A project's scope is the extent of the work it includes. Using an agile approach, a team controls project scope by focusing only on developing functionality that is of direct value to the customer.

A use case provides an overview of a project's scope. It describes how users must be able to interact with a system, and the required results. It also describes exceptions, or the steps that must occur in response to system errors.

User stories

User stories break down the project's high-level requirements into specific, discrete requirements for particular product functions. They're usually expressed using the wording "As a <role>, I want to <do something> so that I can <achieve a result>." An agile team may need to break large user stories, known as epics, into smaller stories as a project progresses. It may also group related user stories into themes. 

This course will have two main sections. The first one is called Introduction to Agile Planning and the second Initiating and Scoping an Agile Project.

After completing the first section, Introduction to Agile Planning, you  be able to:

  • recognize the levels of agile planning,
  • understand the benefits of having a plan for an agile project,
  • identify activities that take place during the different phases of agile planning.

After completing the second section, Initiating and Scoping an Agile Project, you  will be able to:

  • understand the essential elements of a business case,
  • identify the elements of product vision,
  • analyze an example of a use case,
  • develop examples of user stories.

So, thank you for considering this course! Now, go ahead, and hit that "Take This Course" button. And, see you on the inside.

Who is the target audience?
  • Intended for project managers, program managers, or anyone who wants to efficiently participate in agile projects.
  • Aligned with the Agile Certified Practitioner exam objectives developed by the Project Management Institute® and Certified ScrumMaster learning objectives
  • Will entitle you to claim 5 PDU’s for the PMI certification exams and to maintain your PMI certification
Students Who Viewed This Course Also Viewed
Curriculum For This Course
15 Lectures
02:01:31
+
Course Introduction
3 Lectures 18:40

Welcome to the 4th course of the Agile Project Management - The PMI-ACP (Agile Certified Practitioner) Certification Program. This one is focused on Agile Planning and more precisely on Project Initiating and Requirements Gathering.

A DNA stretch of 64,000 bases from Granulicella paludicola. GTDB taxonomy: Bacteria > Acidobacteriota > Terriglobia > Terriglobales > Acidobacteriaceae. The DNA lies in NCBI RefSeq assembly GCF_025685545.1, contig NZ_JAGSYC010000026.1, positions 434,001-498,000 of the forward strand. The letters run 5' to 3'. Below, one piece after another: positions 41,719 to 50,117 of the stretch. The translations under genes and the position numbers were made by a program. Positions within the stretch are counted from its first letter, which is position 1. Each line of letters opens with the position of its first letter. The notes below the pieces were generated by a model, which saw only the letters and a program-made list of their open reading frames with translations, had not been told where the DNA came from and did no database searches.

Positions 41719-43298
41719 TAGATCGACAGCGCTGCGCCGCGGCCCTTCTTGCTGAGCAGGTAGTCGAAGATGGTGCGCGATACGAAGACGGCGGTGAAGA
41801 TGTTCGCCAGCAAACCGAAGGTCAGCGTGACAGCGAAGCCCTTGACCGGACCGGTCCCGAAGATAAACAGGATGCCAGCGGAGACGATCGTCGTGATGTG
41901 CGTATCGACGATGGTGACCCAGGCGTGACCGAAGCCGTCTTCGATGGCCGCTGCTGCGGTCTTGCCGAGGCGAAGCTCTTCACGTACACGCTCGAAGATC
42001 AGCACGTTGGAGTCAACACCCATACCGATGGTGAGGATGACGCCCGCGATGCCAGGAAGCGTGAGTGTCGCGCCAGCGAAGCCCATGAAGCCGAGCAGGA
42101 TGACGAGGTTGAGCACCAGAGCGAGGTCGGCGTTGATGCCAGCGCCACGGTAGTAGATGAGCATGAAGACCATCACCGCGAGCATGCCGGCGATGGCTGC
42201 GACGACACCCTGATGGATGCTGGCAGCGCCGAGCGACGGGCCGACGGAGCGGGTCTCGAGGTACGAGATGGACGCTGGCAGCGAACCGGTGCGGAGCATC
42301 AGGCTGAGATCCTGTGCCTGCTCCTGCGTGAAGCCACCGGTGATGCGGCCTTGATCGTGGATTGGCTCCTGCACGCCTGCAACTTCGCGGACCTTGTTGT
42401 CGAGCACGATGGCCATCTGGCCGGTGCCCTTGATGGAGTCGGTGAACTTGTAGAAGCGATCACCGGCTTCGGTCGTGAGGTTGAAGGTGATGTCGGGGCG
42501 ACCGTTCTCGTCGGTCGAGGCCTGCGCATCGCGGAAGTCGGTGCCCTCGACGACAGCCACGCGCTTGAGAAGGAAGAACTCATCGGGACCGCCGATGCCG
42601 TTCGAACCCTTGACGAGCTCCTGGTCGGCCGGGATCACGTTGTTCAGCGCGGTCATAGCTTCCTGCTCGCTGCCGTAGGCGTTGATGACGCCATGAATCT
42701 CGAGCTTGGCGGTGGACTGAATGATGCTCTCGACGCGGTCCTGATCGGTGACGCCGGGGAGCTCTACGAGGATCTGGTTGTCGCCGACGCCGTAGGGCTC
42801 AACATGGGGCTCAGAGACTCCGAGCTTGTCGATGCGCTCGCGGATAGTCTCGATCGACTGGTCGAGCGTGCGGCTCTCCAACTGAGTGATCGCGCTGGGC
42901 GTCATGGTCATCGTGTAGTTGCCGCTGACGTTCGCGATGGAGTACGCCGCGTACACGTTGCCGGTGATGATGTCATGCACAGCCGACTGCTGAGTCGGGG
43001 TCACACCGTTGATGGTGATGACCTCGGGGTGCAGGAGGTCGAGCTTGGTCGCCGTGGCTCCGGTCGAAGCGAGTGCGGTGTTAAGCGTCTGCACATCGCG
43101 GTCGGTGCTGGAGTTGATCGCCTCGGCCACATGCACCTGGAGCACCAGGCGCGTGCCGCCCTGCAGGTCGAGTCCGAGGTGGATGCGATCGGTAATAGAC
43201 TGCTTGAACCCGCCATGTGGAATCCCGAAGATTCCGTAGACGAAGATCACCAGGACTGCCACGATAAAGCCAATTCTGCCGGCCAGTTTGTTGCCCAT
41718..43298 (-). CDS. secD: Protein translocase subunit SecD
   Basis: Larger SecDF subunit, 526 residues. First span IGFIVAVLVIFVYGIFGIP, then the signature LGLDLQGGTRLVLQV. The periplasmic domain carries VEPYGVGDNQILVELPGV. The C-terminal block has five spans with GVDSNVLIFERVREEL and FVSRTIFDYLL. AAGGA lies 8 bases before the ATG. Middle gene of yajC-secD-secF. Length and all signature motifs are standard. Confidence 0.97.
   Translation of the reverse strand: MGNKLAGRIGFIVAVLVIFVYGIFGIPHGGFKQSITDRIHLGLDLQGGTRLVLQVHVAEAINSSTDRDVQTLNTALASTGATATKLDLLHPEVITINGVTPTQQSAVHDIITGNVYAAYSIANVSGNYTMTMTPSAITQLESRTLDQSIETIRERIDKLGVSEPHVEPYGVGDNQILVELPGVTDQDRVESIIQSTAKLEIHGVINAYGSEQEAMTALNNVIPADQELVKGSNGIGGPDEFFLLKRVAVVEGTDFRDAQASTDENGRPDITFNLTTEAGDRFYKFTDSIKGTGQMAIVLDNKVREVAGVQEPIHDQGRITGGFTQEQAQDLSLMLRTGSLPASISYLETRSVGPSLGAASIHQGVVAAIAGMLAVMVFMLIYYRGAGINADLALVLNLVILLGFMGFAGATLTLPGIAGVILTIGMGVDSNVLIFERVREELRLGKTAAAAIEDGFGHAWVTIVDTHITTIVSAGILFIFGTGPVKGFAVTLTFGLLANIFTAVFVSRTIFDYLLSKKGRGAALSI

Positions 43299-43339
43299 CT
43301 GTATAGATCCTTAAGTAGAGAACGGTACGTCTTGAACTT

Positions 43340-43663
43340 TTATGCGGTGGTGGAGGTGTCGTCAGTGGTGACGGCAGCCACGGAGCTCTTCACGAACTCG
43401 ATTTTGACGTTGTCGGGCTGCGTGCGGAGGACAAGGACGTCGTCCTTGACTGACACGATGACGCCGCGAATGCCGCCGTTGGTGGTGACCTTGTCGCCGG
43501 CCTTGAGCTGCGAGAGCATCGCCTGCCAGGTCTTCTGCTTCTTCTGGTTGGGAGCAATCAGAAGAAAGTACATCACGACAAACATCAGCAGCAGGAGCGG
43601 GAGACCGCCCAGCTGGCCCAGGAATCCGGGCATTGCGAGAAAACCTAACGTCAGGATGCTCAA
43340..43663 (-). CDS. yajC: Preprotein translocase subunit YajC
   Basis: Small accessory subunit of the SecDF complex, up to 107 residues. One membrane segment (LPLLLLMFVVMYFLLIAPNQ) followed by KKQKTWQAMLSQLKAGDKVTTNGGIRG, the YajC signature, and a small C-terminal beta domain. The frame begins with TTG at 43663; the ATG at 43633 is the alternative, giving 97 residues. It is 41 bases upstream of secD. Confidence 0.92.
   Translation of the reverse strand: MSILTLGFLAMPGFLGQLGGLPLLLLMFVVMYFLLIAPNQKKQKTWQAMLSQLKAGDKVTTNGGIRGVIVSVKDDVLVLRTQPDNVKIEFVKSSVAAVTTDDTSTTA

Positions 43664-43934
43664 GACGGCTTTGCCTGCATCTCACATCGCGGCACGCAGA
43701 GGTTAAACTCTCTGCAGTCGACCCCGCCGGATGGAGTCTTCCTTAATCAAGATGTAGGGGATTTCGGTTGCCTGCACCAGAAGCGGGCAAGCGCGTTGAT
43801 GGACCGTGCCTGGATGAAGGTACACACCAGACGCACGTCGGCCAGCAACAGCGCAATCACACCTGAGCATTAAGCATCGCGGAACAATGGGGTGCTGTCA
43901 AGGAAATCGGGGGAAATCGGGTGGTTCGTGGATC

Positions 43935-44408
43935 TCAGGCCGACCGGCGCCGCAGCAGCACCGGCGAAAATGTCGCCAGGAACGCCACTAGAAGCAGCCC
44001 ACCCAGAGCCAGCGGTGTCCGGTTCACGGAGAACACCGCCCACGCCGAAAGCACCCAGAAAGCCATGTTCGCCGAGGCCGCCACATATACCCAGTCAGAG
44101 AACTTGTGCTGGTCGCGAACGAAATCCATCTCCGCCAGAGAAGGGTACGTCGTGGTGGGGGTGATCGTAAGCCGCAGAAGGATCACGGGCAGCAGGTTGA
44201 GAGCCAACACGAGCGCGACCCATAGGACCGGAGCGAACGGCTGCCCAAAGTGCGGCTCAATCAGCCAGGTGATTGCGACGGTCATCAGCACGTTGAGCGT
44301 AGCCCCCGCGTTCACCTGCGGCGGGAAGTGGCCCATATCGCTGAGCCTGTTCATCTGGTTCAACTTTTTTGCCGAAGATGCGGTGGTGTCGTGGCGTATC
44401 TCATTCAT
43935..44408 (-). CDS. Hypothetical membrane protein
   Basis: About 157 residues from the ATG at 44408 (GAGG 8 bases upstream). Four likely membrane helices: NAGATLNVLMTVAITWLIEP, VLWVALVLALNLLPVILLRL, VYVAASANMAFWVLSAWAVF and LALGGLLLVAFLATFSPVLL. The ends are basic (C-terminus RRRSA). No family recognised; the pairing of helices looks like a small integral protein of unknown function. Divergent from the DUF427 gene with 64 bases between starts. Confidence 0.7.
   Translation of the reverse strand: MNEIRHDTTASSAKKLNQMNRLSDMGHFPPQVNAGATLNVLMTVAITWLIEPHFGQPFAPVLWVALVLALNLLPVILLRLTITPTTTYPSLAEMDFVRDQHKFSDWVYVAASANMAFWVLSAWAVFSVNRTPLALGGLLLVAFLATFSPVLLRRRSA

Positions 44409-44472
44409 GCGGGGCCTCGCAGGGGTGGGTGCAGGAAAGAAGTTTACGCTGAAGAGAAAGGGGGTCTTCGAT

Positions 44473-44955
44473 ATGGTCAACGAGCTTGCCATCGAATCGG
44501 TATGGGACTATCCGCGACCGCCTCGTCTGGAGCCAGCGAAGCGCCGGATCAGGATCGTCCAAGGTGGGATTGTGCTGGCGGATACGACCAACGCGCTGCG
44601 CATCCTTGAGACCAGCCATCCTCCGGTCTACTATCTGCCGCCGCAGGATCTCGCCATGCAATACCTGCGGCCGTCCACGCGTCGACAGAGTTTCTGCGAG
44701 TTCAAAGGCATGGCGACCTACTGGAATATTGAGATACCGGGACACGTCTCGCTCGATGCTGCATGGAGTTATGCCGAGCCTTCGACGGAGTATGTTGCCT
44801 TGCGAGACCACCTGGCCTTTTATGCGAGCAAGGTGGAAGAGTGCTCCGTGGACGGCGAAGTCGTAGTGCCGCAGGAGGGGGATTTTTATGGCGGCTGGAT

Preview 05:01

This video will help you understand better the content of the other courses that will form this Agile Project Management - The PMI-ACP (Agile Certified Practitioner) Certification Program. And, just to be clear, because what I call section in the larger Certification Program, is a course by itself, let’s see what every section includes.

Preview 10:22

A short presentation of the the tools that you have on Udemy.

Preview 03:17

Welcome to the 4th course of the Agile Project Management - The PMI-ACP (Agile Certified Practitioner) Certification Program. This one is focused on Agile Planning and more precisely on Project Initiating and Requirements Gathering.

Course Introduction
3 questions
+
Introduction to Agile Planning
4 Lectures 43:06

Project planning involves thinking about how to complete a project within a certain timeframe, usually with defined stages and with designated resources. The success of a project will depend in part on the effort and skill you apply during planning.

Benefits of planning
13:41

Project planning occurs at various levels, each providing a different degree of detail and occurring at different times in the project development life cycle.

Levels of agile planning
11:03

Agile project planning is cyclical and ongoing, with different types of planning repeated throughout the project life cycle. Project planning is usually either date-driven or feature-driven. In a date-driven - or time-boxed - project, the release date is set but the set of features that will be included in the product release is uncertain.

Agile planning activities
12:58

A project team is updating the web site of QuickTravel, an outdoor adventure company. The team's instructions are to change the site's look and feel, and to add search, reservation, and payment tools. The team knows what to build, but it is not sure why the customer has requested the changes or which functionality is the most important. As a result, the team runs over budget and develops a product that doesn't fully align to the customer's business objectives.